For optimal productivity, we recommend using both PostSharp and a refactoring tool. It's like having a superior typewriter and a better language at the same time.
5. I've heard that the only correct way to ensure thread safety is to use purely functional languages. Is this true?
Purely functional languages are thread-safe because they adhere strictly to the Immutable pattern. PostSharp also offers the Immutable pattern, along with six other threading models.
PostSharp does not confine you to a specific programming model. Unlike functional programming, which is predominantly popular in academic circles and certain industry niches, PostSharp adopts a pragmatic approach where thread safety is achieved through a combination of build-time and run-time verification. Because PostSharp does not aim to achieve 100% provable soundness at build time, it can focus on providing the maximum level of thread safety that is commercially viable in a business environment.
Please note that PostSharp’s standard of thread safety might be inadequate for operating system kernels, aeronautic/space software, real-time financial trading, or the control of nuclear power plants. However, such critical software typically costs an order of magnitude more than standard business applications.
1. How does PostSharp impact runtime performance?
PostSharp is faster than any alternative technology. However, using PostSharp does come with a runtime performance cost. When discussing the runtime performance of PostSharp, it is crucial to compare the cost of PostSharp's overhead to (1) the cost of the target code and (2) the cost of the behavior added by PostSharp, and then to weigh this cost against (3) the number of times per second that the method is invoked. You will find that the cost of PostSharp is negligible for typical enterprise applications (whether desktop, mobile, or server-side), but it would be prohibitive in the numeric backend of a scientific or financial application.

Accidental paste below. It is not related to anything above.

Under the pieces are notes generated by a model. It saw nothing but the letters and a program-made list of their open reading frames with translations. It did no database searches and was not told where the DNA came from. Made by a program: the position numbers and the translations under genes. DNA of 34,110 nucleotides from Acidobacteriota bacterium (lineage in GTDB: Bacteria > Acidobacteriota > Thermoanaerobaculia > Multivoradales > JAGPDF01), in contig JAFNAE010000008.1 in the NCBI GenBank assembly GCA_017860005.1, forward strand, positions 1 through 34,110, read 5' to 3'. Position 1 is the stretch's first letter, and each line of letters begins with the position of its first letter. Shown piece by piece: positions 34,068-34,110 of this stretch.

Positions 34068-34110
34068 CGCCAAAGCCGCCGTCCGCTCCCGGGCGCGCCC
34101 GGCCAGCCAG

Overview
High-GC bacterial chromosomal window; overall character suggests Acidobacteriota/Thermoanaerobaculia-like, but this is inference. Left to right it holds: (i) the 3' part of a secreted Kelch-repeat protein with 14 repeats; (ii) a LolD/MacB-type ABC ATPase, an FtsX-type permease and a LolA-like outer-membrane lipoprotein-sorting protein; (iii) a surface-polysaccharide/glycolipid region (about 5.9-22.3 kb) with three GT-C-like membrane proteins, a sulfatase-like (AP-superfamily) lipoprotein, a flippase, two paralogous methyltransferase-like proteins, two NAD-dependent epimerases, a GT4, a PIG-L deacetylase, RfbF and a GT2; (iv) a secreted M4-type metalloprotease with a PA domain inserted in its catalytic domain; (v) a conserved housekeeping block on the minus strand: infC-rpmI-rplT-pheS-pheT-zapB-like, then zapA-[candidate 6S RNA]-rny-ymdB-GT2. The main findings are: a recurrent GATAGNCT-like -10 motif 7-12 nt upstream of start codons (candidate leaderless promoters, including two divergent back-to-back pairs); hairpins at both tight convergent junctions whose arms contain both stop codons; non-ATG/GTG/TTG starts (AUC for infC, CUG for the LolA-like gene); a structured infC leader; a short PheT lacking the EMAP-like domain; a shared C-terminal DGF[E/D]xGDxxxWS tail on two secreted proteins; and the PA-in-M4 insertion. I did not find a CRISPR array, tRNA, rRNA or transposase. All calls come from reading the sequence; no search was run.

2. Does PostSharp affect my build time?
Yes, since PostSharp introduces additional steps into the compilation process, there is a performance cost. This is similar to, for example, custom tools run before the C# compiler is executed, such as the XAML compiler.
The extent of this cost largely depends on how extensively PostSharp transforms the original program, which in turn depends on how much PostSharp is utilized. For reference, PostSharp is generally a few times faster than FxCop, which is often run for every build in larger companies.